For almost three years now (since the beginning of the Covid crisis), European agriculture has been dealing with one challenge after another and one crisis after yet another one. The cumulative consequences of these challenges continue and, even increase, when they are not anymore at the headlines. And this will be a serious threat on European agriculture – and on global food security – for the months to come.
During the Covid pandemic, farmers organised themselves to ensure a supply of quality, quantity in time to all Europeans as well as to third-party markets. In order to bounce back from the market closure linked to this period, the European Commission had proposed to include a €20 billion package for agriculture within its European recovery plan. But the Heads of State and Government finally decided on a narrow envelope, reduced by more than half of the initial amount (8 billion). This reduced package gave a fairly large flexibility of use for the Member States. In fact, a very small fraction have been used to finance recovery investments.
Nonetheless, the economic effects of the health crisis have persisted for economic actors with increased costs of inputs and intermediate consumption under the dual effect of a recovery in world consumption and bottlenecks among suppliers, primarily in Asia. This increase in production costs was only very partially passed on to the downstream sector. It weakened the margins of the agricultural sectors and farmers.
From autumn 2021, the worsening of the situation between Russia and Ukraine created tensions over energy prices. It turned into a deep crisis with Russia’s aggression against Ukraine. The blockade of Ukrainian ports and fears about food security led to price spikes for agricultural products. These increases in agricultural prices were only marginally passed on to farmers, as the majority of field crop production had already been sold or contracted out beforehand. Traders were the main beneficiaries. When it comes to livestock production, the rise in food prices annihilated any potential positive effect of price increases.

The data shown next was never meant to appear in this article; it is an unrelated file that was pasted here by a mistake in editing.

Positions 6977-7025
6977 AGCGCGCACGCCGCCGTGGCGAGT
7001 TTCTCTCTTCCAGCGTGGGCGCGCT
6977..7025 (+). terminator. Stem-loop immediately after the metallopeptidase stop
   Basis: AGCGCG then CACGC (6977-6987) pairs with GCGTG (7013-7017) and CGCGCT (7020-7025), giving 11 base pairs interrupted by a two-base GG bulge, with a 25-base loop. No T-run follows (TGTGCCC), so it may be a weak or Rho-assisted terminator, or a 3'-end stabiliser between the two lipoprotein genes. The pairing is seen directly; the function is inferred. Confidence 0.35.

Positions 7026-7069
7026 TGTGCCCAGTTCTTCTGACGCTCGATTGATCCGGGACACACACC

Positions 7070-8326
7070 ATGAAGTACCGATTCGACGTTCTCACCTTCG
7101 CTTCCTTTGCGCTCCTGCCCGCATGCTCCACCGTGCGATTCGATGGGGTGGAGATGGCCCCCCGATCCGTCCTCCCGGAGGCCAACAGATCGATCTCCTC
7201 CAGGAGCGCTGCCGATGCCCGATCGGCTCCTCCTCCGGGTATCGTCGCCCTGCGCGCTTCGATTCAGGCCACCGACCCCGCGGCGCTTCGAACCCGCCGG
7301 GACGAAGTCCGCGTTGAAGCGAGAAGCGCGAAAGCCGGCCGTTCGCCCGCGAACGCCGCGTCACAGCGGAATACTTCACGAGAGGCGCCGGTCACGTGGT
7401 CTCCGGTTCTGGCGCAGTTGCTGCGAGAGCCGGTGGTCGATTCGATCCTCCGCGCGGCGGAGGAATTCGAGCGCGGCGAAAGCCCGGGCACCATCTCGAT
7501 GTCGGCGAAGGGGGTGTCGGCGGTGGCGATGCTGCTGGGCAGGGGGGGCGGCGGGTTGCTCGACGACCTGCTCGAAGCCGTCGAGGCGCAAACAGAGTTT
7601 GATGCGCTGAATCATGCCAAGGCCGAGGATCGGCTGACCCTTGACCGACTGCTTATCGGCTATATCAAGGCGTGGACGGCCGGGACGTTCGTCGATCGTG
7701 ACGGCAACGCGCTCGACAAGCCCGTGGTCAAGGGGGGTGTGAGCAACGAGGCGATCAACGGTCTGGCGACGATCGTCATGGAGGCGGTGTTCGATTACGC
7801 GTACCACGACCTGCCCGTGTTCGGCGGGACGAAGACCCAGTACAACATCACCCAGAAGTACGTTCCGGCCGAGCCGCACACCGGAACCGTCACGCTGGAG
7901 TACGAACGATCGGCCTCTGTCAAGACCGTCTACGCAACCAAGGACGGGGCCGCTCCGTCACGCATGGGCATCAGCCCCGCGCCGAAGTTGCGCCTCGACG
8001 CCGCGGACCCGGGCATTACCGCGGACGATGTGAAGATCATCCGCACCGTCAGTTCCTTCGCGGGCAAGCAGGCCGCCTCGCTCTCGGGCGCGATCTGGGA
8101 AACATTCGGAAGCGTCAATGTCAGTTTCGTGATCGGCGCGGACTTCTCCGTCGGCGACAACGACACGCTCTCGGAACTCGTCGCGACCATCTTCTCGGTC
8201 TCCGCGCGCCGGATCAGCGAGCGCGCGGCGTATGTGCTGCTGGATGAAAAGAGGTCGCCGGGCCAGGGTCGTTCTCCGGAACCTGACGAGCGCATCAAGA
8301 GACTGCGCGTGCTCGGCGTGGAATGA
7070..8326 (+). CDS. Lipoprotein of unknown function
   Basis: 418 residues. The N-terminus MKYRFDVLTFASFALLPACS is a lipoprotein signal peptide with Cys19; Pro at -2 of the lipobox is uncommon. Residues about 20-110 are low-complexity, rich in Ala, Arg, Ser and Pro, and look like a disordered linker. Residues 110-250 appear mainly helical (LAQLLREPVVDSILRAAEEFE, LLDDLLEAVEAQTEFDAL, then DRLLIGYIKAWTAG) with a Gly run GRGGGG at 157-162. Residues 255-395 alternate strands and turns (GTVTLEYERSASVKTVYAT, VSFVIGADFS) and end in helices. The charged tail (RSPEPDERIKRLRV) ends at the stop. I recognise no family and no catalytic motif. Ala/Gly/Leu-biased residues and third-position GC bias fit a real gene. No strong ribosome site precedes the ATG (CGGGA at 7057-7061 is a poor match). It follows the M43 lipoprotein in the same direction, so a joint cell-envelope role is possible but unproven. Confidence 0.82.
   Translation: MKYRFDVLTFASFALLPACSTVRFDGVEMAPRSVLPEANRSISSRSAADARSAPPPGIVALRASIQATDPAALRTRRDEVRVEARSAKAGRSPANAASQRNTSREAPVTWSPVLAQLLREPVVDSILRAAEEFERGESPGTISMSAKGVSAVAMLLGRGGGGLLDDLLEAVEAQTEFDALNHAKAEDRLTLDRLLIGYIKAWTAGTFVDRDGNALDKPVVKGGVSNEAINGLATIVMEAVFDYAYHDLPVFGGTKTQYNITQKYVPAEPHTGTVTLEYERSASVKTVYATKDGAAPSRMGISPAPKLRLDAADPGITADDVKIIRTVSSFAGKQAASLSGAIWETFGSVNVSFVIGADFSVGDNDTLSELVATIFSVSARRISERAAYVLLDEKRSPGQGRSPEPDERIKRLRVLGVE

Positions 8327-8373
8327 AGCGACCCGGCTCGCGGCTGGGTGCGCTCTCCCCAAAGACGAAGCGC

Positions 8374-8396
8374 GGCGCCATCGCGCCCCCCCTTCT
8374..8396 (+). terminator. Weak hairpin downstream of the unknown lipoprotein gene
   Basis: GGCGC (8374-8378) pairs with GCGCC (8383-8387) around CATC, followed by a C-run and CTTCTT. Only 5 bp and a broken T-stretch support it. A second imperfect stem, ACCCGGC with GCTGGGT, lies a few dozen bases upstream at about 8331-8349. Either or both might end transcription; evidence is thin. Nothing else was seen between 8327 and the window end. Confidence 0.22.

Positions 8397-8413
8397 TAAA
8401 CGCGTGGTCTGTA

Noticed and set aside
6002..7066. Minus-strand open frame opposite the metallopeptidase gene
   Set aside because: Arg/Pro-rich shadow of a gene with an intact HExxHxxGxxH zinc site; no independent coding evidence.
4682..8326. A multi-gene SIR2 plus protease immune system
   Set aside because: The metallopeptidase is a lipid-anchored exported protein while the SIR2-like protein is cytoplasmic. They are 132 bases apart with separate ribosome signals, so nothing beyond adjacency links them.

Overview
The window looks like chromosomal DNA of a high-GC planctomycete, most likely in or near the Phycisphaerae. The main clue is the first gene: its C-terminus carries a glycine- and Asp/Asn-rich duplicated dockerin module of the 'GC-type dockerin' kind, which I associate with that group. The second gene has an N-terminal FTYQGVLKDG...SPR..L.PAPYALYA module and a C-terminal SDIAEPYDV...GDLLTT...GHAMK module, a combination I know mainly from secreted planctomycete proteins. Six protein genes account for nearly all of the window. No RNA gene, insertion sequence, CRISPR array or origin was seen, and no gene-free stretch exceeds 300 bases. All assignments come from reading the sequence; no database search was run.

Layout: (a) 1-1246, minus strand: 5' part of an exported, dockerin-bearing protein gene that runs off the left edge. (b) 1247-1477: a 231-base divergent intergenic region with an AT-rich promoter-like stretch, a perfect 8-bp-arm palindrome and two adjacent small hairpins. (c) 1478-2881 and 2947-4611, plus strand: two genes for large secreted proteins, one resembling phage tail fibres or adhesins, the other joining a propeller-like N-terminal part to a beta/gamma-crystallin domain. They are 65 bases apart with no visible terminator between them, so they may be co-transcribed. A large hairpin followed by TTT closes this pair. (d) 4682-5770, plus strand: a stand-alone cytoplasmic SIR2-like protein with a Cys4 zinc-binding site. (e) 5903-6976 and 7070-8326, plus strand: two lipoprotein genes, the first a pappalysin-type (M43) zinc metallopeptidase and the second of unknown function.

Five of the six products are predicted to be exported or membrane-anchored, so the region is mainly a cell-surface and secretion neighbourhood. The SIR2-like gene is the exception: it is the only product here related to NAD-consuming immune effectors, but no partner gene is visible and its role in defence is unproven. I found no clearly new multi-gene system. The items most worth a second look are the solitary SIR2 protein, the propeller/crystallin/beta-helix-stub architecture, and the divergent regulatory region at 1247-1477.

Today, agricultural prices are tending towards the pre-invasion levels of Ukraine. However, input prices, especially for fertilisers, remain extremely high, linked to uncertainties on the gas market. Neither these, nor the announcement of the closure of fertiliser plants in Europe, point to an easing of the situation. While the drop in global agricultural prices may divert the spotlight from the fundamentals of agricultural markets, the fear of an EU agriculture struggling against the consequences of such a price squeeze is real.
In order to limit the impact of the Ukrainian crisis on European agricultural production, the European Union has allowed Member States to act in a scattered manner, depending on their ability to mobilise national budgetary resources. 9 Member States have submitted state aid measures for their agriculture since April 2022 (Germany, Poland, Italy, France, Estonia, Czech Republic, Slovenia, Austria, Bulgaria) with important gaps in the level of support generating frictions on the internal market.
These measures, for those who have been able to benefit from them, are likely to alleviate some of the current difficulties, but they do not anticipate the scenario that is taking shape of falling market prices and production costs remaining at their peak.
At the same time, the European Union has experienced one of the worst droughts. 14 of the 27 Member States were severely affected (Portugal, Italy, Spain, France, Ireland, Belgium, Luxembourg, Czech Republic, Slovakia and Croatia). Apart from rapeseed production, other crops are down, making farm accounts even more fragile. As for fodder production, it is in a very worrying state and is threatening the survival of many farmers. Already struggling with the rise in feed prices and other production factors due to the war in Ukraine, they are now faced with a need for fodder that they may have great difficulty in meeting by the autumn. Under such conditions, decisions to decapitalise are to be anticipated, with the corollary of an imbalance between supply and demand that could lead to a reversal of prices and a downward spiral.
When it comes to production in 2022/23, no sector seems to be immune to declining turnover & rising production costs; neither the animal nor the plant sectors. In fact, it is in the coming weeks that the ability of European agriculture to ensure the smooth functioning of the markets (European and for its share of responsibility for the supply of world markets) for the next 18 months will be at stake. The decisions to pay CAP aid in advance are a one-off cash flow aid, but will not be enough to break the spiral. Faced with a situation such as the present one, the maintenance of the European productive potential and of farmers at the forefront of our food security necessarily requires reductions in charges and financial aid (from fresh funds) to be decided and implemented urgently.
The Parliament and Commission return after the summerbreak must be the time for action, action for a Europe standing by its farmers.